Table of contents(17 chapters)
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This collection of original papers had its origin in a series of annual meetings of the National Association of Forensic Economics (NAFE) held in Great Britain, Ireland, Italy, and the United States from 2004 to 2008.1 NAFE sponsored these meetings to explore common research areas in the calculation of damages in personal injury and death litigation in Western Europe and the United States. NAFE was founded in 1986 and is the largest association of economists and other damages experts specializing in the calculation of economic damages in litigation in the United States and Canada. The Journal of Forensic Economics (JFE) is the journal of NAFE and has been the primary outlet of peer-reviewed research in forensic economics over the past 22 years. The field of forensic economics has generated a substantial literature on methodologies and empirical research in the calculation of damages in personal injury, death, employment, and commercial litigation; and the use of that literature in the United States and Canadian courts by economists, Certified Public Accounts (CPAs), and actuaries has become commonplace in the past two decades (Thornton & Ward, 1999).2
In the common law of the United 1Kingdom the objective of any award of damages in personal injuries litigation is to achieve as nearly as possible full compensation for the claimant in respect of the injury sustained.2 To achieve that objective the court seeks to award such sum as is notionally required to be laid out in the purchase of an annuity which will provide an annual amount equivalent to the loss for the whole period of the loss.3 The basis of the calculation is an assumed annuity. The court makes an assumption about how the award will be invested.4 Lord Fraser of Tullybelton in Cookson v. Knowles 5 put it thus:The assumed annuity will be made up partly of income on the principal sum awarded, and partly of capital obtained by gradual encroachment of the principal. The income element will be at its largest at the beginning of the period and will tend to decline, while the capital element will tend to increase until the principal is exhausted.The court is not, in fact, concerned with how the award will be spent:How the Plaintiffs will in fact invest their damages is, of course, irrelevant. That is a question for them. It cannot affect the calculation.6
All of the above proposals are realities in Western Europe, and it is suggested that the adoption of such “reforms” would substantially reduce the transaction costs of providing compensation to deserving plaintiffs, improve the efficiency of the tort system, and provide manufacturers and service providers with greater predictability and “fairness” in potential tort damages in the United States.
It is a common feature of both the English and the US legal systems that any person injured through the fault of another can claim monetary compensation, in the form of damages, for the injuries sustained.1 The objective and measure of such damages is also the same across the jurisdictions, namely to restore the individual, in financial terms and in as far as it is possible to do so, to their pre-injury position. However, the approaches adopted in the two countries towards determining the level of damages are very different. In the United States, courts make extensive use of economists (called forensic economists), economic data and econometric methods to quantify damages, particularly in the calculation of those which relate to future losses. The courts in Britain do not, favouring instead the routine application of a simplified formula which is populated by figures chosen by judges, albeit with increasing reference to published actuarial averages. There has been a long-standing antipathy on the part of the judiciary towards evidence from financial experts. This has been justified on the grounds that predicting the future is nothing more than crystal ball gazing for which a judge is as well suited as any other profession.2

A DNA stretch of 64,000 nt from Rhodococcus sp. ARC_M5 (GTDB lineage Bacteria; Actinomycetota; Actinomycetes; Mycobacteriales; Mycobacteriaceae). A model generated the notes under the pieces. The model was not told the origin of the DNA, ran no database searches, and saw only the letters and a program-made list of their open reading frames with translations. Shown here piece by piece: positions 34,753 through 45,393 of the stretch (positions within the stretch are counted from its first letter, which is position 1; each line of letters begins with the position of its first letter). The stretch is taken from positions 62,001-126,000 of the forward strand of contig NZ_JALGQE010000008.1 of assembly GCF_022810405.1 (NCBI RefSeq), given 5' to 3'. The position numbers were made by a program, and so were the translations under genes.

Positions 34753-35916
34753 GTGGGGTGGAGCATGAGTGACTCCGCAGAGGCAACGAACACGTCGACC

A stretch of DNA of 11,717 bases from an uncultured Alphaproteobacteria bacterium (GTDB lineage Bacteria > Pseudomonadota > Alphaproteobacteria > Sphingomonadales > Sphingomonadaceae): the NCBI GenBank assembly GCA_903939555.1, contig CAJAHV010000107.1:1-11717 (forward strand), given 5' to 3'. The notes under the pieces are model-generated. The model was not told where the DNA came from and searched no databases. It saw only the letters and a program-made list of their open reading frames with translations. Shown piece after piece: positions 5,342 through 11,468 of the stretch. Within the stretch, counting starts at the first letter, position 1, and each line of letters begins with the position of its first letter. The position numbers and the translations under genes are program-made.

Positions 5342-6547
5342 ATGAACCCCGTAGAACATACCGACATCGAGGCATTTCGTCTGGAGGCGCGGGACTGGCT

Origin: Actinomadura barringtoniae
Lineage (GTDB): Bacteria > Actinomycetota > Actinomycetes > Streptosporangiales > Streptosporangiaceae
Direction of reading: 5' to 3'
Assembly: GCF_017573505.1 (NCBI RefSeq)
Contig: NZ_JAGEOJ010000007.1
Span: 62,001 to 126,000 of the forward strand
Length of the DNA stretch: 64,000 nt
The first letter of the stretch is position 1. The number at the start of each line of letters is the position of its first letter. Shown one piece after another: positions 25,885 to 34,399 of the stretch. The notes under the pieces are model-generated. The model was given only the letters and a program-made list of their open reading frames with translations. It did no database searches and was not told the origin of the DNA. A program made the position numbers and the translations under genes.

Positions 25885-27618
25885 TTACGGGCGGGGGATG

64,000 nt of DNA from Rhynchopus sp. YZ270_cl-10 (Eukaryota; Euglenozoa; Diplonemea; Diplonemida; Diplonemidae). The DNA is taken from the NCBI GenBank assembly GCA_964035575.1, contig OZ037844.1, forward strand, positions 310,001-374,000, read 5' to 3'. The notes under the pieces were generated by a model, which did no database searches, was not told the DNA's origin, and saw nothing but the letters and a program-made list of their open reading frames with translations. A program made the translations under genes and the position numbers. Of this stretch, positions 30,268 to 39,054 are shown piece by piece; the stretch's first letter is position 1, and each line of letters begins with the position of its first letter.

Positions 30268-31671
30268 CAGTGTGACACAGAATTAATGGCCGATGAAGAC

The approach to the determination of damages for loss of future earnings in Britain is by means of a simple formula in which an annual loss (the multiplicand) is multiplied by a discounted work life expectancy (WLE – the multiplier) to produce a lump sum, the capitalised value of which is intended to provide an ‘assumed annuity’ equivalent to the annual loss. The discounted WLE is calculated with reference to actuarially determined figures which are published in the Ogden Tables. The Ogden Tables provide a set of statistical tables with explanatory notes for use in personal injury and fatal accident cases. These tables are collated by an inter-disciplinary working party comprising lawyers, accountants and actuaries, including the Government Actuary. Their purpose is to provide lawyers in England and Wales with the information that will enable them to undertake the calculation of a future pecuniary loss without recourse to evidence from financial experts. As such it is a requirement that the tables and procedures be readily comprehensible to lawyers.1
Prior to 1982, work life tables in the United States could be viewed as the labor force counterpart of life tables. Most work in this area emanated from the US Bureau of Labor Statistics (BLS) and was based on the assumptions that men entered and left the labor force only once in their lives and women only entered and left the labor force as a result of a change in their marital or parental status. The work life model for men especially was demographic in nature since departure from the labor force was akin to death in a life table in the sense that labor force reentry was not possible, just as reentry into a life table cannot occur after death. We now refer to this type of construct as the conventional model of work life. Tables produced by Fullerton and Byrne (1976), using data from 1970, illustrate this approach to work life expectancy (WLE).